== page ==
Obama Issues Orders Aimed at Aiding Unions

President Barack Obama signed several executive orders, got an enormous economic stimulus bill through Congress and outlined a plan for troop reduction in Iraq, as he shapes his agenda for the first 100 days in office.
By Philip Elliot
Associated Press
Saturday, January 31, 2009

President Obama signed a series of executive orders yesterday that he said should "level the playing field" for labor unions in their struggles with management.

Union officials say the new orders by Obama will undo Bush administration policies that favored employers over workers. The orders will:

· Require federal contractors to offer jobs to current workers when contracts change.

· Reverse a Bush administration order requiring federal contractors to post notice that workers can limit their financial support of unions serving as their exclusive bargaining representatives.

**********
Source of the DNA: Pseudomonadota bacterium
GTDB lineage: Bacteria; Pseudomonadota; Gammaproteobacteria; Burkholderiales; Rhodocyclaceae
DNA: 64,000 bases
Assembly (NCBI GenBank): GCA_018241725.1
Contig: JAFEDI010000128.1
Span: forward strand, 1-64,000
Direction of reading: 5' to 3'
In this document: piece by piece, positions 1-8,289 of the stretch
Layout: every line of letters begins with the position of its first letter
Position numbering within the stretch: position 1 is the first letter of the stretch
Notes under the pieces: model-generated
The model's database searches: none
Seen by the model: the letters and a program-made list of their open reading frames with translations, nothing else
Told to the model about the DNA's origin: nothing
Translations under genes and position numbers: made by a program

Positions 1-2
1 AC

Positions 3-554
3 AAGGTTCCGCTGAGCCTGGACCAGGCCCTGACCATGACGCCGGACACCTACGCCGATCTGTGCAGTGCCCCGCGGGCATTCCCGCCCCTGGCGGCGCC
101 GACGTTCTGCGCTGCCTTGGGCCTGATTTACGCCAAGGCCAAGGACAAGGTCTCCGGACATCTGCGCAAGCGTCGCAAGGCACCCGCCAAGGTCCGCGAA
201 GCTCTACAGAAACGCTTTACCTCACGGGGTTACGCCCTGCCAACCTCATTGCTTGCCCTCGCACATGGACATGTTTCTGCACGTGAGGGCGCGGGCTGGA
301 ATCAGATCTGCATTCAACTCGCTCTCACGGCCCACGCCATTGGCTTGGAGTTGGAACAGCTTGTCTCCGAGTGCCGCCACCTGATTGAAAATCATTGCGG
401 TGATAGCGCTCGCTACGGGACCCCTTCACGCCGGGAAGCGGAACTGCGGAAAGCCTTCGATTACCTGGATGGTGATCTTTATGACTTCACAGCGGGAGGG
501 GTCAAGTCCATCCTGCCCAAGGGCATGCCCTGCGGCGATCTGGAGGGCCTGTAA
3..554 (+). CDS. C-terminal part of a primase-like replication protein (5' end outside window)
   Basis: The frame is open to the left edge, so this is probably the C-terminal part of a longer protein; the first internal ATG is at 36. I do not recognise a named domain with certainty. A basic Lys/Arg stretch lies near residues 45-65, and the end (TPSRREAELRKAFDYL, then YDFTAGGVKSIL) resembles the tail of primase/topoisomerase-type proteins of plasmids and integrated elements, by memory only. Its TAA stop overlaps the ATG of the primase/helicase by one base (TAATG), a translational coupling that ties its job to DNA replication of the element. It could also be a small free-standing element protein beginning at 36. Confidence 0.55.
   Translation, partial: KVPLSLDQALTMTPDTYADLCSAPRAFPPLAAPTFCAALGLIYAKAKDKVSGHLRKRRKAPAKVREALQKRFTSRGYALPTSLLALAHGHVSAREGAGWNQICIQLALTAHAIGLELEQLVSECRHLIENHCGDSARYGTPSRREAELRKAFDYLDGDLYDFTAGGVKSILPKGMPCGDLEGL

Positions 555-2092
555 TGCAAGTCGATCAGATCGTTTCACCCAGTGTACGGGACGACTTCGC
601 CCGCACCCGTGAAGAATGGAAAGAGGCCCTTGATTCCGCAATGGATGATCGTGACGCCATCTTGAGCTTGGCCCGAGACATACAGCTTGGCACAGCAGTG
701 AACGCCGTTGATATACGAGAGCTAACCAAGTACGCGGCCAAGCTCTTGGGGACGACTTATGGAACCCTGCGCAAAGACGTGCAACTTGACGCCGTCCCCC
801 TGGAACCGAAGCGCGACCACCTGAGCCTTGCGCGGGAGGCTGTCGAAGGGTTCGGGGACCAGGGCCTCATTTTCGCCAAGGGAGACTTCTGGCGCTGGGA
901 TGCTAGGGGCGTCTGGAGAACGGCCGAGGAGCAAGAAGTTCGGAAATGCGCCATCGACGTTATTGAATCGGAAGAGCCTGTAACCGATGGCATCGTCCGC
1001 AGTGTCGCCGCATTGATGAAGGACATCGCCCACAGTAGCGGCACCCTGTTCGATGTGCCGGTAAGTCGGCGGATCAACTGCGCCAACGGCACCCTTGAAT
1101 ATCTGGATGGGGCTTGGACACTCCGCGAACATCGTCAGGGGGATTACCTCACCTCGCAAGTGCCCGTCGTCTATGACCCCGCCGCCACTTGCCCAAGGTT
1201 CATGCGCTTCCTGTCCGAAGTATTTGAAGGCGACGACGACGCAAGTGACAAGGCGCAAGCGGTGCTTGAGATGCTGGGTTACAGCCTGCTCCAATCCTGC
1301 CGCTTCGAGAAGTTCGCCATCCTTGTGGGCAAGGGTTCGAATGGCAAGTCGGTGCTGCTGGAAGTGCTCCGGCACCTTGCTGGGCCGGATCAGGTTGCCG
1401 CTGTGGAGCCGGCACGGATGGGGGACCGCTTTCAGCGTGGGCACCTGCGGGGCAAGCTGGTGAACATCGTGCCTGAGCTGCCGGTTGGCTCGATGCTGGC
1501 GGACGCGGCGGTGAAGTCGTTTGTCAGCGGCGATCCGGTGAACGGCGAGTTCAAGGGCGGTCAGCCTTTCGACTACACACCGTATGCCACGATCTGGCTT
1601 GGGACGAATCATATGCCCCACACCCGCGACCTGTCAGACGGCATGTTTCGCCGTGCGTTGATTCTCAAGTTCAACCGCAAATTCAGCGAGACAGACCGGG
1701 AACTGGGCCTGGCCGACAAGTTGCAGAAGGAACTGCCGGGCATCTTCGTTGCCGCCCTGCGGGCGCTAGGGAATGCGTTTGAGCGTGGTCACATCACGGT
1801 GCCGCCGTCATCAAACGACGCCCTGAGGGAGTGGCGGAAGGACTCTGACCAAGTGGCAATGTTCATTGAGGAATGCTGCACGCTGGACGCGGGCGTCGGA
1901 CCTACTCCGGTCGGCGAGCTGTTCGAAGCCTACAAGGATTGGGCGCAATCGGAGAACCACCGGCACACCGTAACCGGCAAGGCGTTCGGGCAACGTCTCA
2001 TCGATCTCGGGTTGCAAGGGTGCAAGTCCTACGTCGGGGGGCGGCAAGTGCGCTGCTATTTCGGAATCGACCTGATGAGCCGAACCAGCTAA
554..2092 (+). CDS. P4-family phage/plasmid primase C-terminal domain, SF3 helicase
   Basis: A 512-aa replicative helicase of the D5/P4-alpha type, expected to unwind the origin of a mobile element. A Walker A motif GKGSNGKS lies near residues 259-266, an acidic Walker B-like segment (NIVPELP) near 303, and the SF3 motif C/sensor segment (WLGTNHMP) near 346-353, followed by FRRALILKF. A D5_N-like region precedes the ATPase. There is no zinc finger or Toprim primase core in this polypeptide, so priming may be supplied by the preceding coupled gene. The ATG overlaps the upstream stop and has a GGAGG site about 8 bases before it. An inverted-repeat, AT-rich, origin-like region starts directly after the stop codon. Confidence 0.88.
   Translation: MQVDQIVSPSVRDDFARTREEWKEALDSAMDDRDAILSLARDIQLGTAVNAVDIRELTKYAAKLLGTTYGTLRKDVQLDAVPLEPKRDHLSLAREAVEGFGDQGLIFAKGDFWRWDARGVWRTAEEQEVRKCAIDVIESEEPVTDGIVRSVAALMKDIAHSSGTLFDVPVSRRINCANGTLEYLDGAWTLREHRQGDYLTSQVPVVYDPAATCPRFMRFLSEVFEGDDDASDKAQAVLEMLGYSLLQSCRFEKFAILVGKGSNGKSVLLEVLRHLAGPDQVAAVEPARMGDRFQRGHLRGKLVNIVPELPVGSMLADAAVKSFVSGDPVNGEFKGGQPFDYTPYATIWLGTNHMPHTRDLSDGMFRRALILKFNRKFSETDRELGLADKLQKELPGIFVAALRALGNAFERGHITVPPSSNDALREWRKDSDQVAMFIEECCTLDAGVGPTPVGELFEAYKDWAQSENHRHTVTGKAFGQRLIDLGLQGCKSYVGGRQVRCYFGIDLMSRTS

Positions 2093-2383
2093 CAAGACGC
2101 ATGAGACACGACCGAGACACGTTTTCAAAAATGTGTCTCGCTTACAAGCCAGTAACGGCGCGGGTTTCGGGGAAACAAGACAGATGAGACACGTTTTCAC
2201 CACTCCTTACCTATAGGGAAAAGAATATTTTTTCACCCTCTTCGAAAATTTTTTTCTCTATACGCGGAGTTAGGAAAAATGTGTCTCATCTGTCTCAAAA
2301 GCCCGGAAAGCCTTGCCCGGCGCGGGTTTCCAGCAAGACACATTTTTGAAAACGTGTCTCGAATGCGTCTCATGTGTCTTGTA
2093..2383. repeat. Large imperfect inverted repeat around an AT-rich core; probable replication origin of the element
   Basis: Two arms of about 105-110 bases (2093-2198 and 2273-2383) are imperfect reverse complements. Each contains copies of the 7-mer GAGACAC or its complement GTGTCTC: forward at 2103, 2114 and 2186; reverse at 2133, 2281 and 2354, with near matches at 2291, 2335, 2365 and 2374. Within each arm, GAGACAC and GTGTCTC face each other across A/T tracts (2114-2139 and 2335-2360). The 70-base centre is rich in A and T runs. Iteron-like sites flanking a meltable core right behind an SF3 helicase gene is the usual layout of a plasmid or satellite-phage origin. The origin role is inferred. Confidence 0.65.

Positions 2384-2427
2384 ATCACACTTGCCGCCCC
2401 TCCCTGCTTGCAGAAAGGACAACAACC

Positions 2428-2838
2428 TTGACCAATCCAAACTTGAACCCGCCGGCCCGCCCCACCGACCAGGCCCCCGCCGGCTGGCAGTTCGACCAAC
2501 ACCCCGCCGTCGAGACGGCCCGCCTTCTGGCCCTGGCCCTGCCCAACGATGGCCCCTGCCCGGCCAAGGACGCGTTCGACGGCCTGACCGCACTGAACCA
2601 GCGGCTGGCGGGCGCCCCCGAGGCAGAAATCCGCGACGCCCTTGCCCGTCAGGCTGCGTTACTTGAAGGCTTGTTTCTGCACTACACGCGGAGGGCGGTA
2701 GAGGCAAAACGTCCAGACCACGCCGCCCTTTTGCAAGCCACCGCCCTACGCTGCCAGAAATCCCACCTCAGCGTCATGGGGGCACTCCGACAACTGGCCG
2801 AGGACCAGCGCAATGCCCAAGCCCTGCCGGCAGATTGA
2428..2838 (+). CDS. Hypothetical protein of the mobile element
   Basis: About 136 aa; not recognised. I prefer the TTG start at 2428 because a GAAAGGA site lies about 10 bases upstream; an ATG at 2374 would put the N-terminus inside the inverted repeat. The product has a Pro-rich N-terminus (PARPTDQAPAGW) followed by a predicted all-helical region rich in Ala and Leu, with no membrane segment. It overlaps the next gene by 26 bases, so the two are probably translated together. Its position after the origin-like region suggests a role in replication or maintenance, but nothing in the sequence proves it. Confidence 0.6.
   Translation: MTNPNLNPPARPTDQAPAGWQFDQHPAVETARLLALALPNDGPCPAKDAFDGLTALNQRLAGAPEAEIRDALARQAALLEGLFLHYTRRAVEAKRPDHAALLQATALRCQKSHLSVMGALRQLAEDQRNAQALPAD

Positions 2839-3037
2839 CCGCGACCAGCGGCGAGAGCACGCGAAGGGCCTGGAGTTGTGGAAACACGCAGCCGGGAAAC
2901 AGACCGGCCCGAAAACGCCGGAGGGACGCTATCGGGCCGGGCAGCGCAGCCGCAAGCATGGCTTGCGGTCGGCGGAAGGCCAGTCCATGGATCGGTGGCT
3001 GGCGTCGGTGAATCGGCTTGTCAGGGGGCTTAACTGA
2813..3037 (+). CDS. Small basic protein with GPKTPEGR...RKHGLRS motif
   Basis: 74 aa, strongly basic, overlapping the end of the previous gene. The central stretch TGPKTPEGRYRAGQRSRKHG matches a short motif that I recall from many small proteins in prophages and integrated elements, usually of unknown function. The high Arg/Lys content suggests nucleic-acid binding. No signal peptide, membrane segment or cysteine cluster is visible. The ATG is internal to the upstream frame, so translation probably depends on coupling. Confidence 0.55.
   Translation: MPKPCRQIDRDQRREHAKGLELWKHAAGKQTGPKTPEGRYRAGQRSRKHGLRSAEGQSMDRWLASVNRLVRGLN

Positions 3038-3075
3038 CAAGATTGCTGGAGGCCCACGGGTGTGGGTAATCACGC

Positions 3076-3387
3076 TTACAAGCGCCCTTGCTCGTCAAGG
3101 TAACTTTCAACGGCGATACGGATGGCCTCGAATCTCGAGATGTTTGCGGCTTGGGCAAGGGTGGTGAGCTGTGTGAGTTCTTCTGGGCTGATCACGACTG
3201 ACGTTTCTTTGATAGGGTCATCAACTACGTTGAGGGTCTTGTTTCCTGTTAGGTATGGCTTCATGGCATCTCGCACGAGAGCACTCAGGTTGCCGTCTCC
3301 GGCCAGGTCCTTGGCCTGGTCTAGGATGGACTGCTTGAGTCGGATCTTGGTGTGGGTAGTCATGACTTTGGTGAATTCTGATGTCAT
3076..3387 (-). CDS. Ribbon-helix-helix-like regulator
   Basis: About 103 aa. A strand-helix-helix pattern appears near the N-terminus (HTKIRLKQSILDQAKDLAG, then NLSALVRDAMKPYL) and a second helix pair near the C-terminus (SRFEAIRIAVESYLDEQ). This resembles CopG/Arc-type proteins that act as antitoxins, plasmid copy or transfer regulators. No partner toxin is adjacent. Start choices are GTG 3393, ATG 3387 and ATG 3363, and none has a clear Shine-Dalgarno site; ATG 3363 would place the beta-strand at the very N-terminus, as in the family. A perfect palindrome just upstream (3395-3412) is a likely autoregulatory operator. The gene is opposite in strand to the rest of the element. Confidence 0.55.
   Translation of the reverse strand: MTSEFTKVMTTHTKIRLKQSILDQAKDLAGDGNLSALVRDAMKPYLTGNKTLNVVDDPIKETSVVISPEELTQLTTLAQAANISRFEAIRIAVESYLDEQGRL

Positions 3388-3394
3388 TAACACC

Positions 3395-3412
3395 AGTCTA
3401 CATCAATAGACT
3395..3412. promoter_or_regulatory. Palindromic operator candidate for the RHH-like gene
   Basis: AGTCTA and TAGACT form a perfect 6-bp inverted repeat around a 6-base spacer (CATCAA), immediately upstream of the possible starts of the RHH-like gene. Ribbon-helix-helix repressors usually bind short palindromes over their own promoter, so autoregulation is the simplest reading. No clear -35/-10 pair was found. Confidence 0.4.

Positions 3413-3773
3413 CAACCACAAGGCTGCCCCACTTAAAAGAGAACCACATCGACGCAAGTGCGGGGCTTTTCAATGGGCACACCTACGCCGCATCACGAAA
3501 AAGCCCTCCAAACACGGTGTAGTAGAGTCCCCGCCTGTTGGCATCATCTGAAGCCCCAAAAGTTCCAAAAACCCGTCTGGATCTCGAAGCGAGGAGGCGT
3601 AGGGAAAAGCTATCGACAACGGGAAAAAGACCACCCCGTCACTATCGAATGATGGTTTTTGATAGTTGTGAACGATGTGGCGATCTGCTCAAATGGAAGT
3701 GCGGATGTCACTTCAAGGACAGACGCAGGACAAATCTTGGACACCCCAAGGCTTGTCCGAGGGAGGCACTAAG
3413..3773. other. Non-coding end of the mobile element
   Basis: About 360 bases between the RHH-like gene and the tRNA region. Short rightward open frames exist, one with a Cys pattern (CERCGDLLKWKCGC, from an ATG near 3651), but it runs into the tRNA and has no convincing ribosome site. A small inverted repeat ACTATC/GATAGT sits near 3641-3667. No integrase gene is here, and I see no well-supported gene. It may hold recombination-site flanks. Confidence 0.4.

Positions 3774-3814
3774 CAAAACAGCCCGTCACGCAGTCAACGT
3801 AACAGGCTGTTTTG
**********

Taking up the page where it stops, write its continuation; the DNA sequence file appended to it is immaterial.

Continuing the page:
· Prevent federal contractors from being reimbursed for expenses meant to influence workers deciding whether to form a union and engage in collective bargaining.

"We need to level the playing field for workers and the unions that represent their interests," Obama said during a signing ceremony in the East Room of the White House.

"I do not view the labor movement as part of the problem. To me, it's part of the solution," he said. "You cannot have a strong middle class without a strong labor movement."

Signing the executive orders was Obama's second overture to organized labor in as many days. On Thursday, he signed the first bill of his presidency, giving workers more time to sue for wage discrimination.

"It's a new day for workers," said James Hoffa, president of the International Brotherhood of Teamsters, who attended the ceremony with other union leaders. "We finally have a White House that is dedicated to working with us to rebuild our middle class. Hope for the American Dream is being restored."

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